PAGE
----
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Prince Clemens Wenceslaus of Saxony

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Title: Prince Clemens Wenceslaus of Saxony  
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Subject: List of Imperial Diet participants (1792), Maria Josepha of Austria, Klemens von Metternich, Prince-Bishopric of Augsburg, Imperial election
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Prince Clemens Wenceslaus of Saxony

Clemens Wenceslaus
Archbishop-Elector of Trier
Reign 1768 - 1803
Born (1739-09-28)28 September 1739
Hubertusburg castle, Wermsdorf
Died 27 July 1812(1812-07-27) (aged 72)
Marktoberdorf, Allgäu
House House of Wettin
Father Augustus III of Poland
Mother Maria Josepha of Austria
Religion Roman Catholicism

Prince Clemens Wenceslaus of Saxony (German: Clemens Wenzeslaus von Sachsen) (28 September 1739 – 27 July 1812) was a German prince from the House of Wettin and the Archbishop-Elector of Trier from 1768 until 1803, the Prince-Bishop of Freising from 1763 until 1768, the Prince-Bishop of Regensburg from 1763 until 1769, and the Prince-Bishop of Augsburg from 1768 until 1812.


Clemens Wenceslaus was the ninth child of the Freising and Regensburg, respectively, but he abandoned these dioceses for the Archbishopric-Electorate of Trier and the Prince-Bishopric of Augsburg in February and August 1768, respectively, where he already functioned as coadjutor since 1764.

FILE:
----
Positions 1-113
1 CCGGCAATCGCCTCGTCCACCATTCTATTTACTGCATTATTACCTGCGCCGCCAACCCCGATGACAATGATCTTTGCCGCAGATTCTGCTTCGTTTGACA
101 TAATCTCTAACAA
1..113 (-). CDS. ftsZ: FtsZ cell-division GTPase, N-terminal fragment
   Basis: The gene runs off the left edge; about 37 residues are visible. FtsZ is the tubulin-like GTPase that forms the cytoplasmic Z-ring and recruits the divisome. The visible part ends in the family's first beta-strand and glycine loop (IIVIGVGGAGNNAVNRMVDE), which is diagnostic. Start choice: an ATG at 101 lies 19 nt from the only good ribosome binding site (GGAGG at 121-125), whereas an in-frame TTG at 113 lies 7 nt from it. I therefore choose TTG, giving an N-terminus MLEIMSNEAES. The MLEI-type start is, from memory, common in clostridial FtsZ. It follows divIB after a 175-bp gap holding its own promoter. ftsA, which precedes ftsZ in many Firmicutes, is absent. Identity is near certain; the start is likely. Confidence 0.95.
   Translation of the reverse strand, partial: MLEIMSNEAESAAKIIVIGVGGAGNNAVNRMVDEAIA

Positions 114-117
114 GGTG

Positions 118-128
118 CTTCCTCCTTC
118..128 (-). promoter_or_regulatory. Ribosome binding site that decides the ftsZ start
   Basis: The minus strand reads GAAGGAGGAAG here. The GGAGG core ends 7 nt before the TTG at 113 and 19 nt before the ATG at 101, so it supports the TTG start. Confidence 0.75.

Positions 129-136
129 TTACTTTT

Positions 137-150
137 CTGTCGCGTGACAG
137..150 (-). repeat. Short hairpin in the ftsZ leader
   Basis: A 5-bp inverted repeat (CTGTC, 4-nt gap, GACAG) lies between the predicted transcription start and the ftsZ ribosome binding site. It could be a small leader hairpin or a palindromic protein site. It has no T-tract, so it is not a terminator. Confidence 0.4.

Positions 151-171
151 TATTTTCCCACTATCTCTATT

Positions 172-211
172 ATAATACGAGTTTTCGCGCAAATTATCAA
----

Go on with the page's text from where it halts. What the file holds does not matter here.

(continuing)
As Archbishop-Elector, Clemens Wenceslaus greatly improved public education, established several not-for-proft organisations for general education and prosperity, and in 1783 raised an edict of tolerance. He took a mixed view in spiritual affairs. He allowed the Jesuits to remain in Trier after abolishing their order, protested the radical reforms of his cousin, the Emperor Joseph II, and banned several processions and holidays. Although a modest person who lived simply, he rebuilt Ehrenbreitstein into a magnificent palace and dwelt there. He established the theatre in Coblenz and encouraged music in the archdiocese. Clemens Wenceslaus enjoyed hunting and established a hunting lodge at Kärlich, though he was opposed to several inhumane ways of hunting.

With the outbreak of the French Revolution at the end of the 18th Century, Clemens Wenceslaus became worried. He ceased all reforms and began to rule strictly. He offered refuge to members of the French royal family (King Louis XVI was his nephew), and allowed Coblenz to become a centre of French monarchism. He and the archbishopric-electorate were greatly affected by the success of the French revolutionary forces, and at the Treaty of Lunéville in 1801 he lost all lands of the electorate west of the River Rhine, retaining only a few small territories pertaining to Trier itself. In 1803 he lost those as

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